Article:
Biennial flowers take two years to grow from seed to flower before they die. Because many of them are self-propagating, they are sometimes mistaken for perennials. Usually it is best to start biennial seeds inside and move them outside after the danger of frost has passed. You can also purchase seedlings at your local nursery. Below are some examples of biennial flowers to enjoy in your garden.
Many herbs produce lovely flowers to brighten up any garden. If you want some biennial flowers in your garden space, take a look at some of these herbs:
- Angelica-this plant grows six to eight feet tall and is good as a background for other plants. The entire plant is edible and has a taste similar to licorice. Liven up your baking with the seeds or add the leaves to your salads. Even the roots are edible and can be used in soups. Umbels (a flat topped or rounded cluster of flowers with one stem) of white flowers look beautiful in the garden or in an arrangement on your dining room table.
- Caraway-grows around eight inches tall and produces pink or cream-white umbels. Along with its feathery leaves caraway makes a nice addition to your herb garden just as the seeds make a nice addition to your kitchen.
- Evening Primrose-another tall, background plant, the evening primrose grows four to five feet tall. Pretty lemon yellow or white flowers open in the early evening and close around mid day. But blooms are not the only contribution that they make to your garden; they also have a lovely scent.
- Foxglove-Definitely not an edible herb, this showy plant forms a rosette of leaves its first year. Spikes of bell-shaped flowers form the second year. Growing one to two feet tall, the flowers of the wild foxglove range from deep purple to lilac. Cultivated varieties also come in yellow, white and rose colors. This plant is highly poisonous so keep out of areas where pets and children play.
Other Biennial Flowers
Herbs are not the only biennial flowers you can enjoy in your garden. Here are some other flowers you are sure to love:
- Black-Eyed Susan-perhaps one of the most popular of wildflowers, black-eyed Susan is easy to care for and often is included in wildflower seed mixes. Because they are drought resistant they flourish anywhere as long as they have full sun and well drained soil.
- Sweet William-may grow over two feet tall and produces bright, bi-colored flowers in shades of pink, red and purple with white edges. For garden decorations, they grow well in containers as well as in rock gardens. Their edible flowers have a clove-like scent and flavor and are a favorite of honey bees and gardeners alike.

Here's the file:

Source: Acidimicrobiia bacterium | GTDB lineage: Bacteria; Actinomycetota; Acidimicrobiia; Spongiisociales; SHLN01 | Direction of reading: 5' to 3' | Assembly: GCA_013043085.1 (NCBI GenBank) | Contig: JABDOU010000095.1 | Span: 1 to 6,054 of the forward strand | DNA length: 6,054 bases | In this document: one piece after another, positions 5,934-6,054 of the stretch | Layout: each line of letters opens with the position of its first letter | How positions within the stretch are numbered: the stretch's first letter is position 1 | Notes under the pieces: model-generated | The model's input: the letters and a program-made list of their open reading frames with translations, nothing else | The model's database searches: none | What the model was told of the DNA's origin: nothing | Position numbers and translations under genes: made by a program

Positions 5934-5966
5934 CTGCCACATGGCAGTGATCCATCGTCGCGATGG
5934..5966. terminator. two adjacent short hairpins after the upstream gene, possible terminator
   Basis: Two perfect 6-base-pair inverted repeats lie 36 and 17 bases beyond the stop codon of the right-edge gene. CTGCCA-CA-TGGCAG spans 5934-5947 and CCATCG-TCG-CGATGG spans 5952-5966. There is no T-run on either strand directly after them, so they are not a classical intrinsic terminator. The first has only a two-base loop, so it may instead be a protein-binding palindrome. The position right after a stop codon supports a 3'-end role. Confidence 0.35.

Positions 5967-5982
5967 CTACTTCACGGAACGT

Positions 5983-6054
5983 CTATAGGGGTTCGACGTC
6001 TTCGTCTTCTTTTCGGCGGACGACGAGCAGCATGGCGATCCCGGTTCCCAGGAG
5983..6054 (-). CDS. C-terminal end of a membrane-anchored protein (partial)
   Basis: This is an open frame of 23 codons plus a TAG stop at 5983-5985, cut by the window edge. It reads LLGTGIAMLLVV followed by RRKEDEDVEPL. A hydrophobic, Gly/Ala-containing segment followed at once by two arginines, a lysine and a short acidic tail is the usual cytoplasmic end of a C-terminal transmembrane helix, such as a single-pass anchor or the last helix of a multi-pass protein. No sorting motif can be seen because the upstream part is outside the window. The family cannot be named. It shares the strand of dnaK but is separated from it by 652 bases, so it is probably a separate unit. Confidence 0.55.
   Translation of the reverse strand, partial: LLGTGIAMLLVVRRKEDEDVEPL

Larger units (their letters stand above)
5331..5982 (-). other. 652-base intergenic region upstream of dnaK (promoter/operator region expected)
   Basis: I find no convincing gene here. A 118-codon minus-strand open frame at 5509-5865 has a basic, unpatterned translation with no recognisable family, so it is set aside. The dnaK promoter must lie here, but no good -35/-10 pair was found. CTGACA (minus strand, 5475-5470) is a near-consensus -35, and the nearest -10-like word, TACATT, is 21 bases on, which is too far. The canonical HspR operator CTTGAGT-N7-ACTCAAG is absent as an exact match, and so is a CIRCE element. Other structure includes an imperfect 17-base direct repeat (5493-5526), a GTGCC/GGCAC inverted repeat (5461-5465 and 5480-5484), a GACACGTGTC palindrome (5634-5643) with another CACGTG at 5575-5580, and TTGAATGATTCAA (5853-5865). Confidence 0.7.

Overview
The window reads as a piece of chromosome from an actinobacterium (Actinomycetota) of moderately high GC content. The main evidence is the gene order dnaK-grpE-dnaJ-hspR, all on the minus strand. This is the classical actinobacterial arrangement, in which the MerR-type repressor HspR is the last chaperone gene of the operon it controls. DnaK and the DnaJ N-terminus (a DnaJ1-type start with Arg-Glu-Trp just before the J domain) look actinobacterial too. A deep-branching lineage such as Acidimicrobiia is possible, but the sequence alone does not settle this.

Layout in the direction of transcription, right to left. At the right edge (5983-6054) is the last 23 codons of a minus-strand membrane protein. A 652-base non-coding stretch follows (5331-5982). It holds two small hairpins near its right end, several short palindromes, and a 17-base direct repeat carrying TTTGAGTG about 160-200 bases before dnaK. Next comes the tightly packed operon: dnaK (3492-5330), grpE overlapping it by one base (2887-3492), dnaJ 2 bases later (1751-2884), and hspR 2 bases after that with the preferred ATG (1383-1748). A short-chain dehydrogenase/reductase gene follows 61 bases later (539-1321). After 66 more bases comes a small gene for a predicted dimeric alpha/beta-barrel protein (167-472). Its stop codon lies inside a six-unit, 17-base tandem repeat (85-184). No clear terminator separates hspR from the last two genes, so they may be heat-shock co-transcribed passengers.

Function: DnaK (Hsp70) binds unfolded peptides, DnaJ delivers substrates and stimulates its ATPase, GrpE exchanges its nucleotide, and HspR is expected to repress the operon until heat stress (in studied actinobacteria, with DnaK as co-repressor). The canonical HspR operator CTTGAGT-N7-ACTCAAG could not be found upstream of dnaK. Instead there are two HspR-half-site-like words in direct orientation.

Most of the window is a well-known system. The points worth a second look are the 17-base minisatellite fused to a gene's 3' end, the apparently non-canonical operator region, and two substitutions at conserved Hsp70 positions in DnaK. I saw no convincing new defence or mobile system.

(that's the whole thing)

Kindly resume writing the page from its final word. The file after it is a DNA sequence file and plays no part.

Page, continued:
- Wallflower-grows one to two feet high and prefers well drained soil and full sun. English varieties have flowers that are purple, white or pink. Siberian varieties flower in orange and yellow.
- Hollyhock-produces lots of pink, yellow, white or dark maroon flowers. There are about 60 varieties of this four to six foot tall plant so you are sure to find some that will fit into your garden plan.
- Pansy-a garden favorite, this flower is known for its face-like appearance and bright cheerful colors. The compact, nine inch tall plants are easily found in garden centers everywhere and will add a friendly face to your walkways and borders. Pansy comes in many colors with a dark center. A fanciful addition to your salad, the pansy has a light, mint-flavored flower that can also be candied or frozen into ice cubes for a pleasantly surprising addition to a summer drink.
- Queen Anne's Lace-a perfect addition to a butterfly garden, Queen Anne's lace is a wildflower that is found almost everywhere in the United States. Growing three to four feet tall, the flowers are usually white and sometimes pink. Excellent in poor soils, this biennial flower prefers full sun.
- Verbena - is a hardy plant that grows from six inches to four feet high. Its multi-flowered clusters come in several colors including pink, white, purple, red and blue. Honey bees are attracted to verbena so adding this lovely flower to your garden will not only add color, but also help it to flourish.
Worth the Effort
Even though they take a little time, growing biennial flowers in your garden is worth the effort. They will reward you with a beautiful garden and bring in necessary beneficial insects to help your garden grow naturally. Pick a few varieties that interest you and experience the joy of biennial flowers.